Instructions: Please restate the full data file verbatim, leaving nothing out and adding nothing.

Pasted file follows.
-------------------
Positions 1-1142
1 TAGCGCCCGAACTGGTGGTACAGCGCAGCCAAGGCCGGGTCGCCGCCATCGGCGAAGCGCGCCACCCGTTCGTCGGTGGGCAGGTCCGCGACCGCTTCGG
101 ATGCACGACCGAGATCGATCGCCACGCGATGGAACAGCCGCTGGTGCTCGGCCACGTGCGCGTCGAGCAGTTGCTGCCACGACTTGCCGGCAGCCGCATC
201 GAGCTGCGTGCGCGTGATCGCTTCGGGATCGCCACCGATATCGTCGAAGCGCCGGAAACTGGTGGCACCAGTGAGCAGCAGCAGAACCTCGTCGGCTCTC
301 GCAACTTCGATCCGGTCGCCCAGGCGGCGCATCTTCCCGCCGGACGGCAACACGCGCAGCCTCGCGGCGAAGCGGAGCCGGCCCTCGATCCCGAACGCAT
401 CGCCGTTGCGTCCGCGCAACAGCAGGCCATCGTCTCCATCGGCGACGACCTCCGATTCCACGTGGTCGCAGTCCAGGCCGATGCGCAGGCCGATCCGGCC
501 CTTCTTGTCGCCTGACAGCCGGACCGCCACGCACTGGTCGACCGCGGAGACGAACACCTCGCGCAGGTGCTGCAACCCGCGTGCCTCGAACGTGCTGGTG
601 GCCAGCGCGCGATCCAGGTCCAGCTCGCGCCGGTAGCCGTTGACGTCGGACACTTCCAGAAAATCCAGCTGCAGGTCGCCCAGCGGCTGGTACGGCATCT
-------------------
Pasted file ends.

Positions 1-1142
1 TAGCGCCCGAACTGGTGGTACAGCGCAGCCAAGGCCGGGTCGCCGCCATCGGCGAAGCGCGCCACCCGTTCGTCGGTGGGCAGGTCCGCGACCGCTTCGG
101 ATGCACGACCGAGATCGATCGCCACGCGATGGAACAGCCGCTGGTGCTCGGCCACGTGCGCGTCGAGCAGTTGCTGCCACGACTTGCCGGCAGCCGCATC
201 GAGCTGCGTGCGCGTGATCGCTTCGGGATCGCCACCGATATCGTCGAAGCGCCGGAAACTGGTGGCACCAGTGAGCAGCAGCAGAACCTCGTCGGCTCTC
301 GCAACTTCGATCCGGTCGCCCAGGCGGCGCATCTTCCCGCCGGACGGCAACACGCGCAGCCTCGCGGCGAAGCGGAGCCGGCCCTCGATCCCGAACGCAT
401 CGCCGTTGCGTCCGCGCAACAGCAGGCCATCGTCTCCATCGGCGACGACCTCCGATTCCACGTGGTCGCAGTCCAGGCCGATGCGCAGGCCGATCCGGCC
501 CTTCTTGTCGCCTGACAGCCGGACCGCCACGCACTGGTCGACCGCGGAGACGAACACCTCGCGCAGGTGCTGCAACCCGCGTGCCTCGAACGTGCTGGTG
601 GCCAGCGCGCGATCCAGGTCCAGCTCGCGCCGGTAGCCGTTGACGTCGGACACTTCCAGAAAATCCAGCTGCAGGTCGCCCAGCGGCTGGTACGGCATCT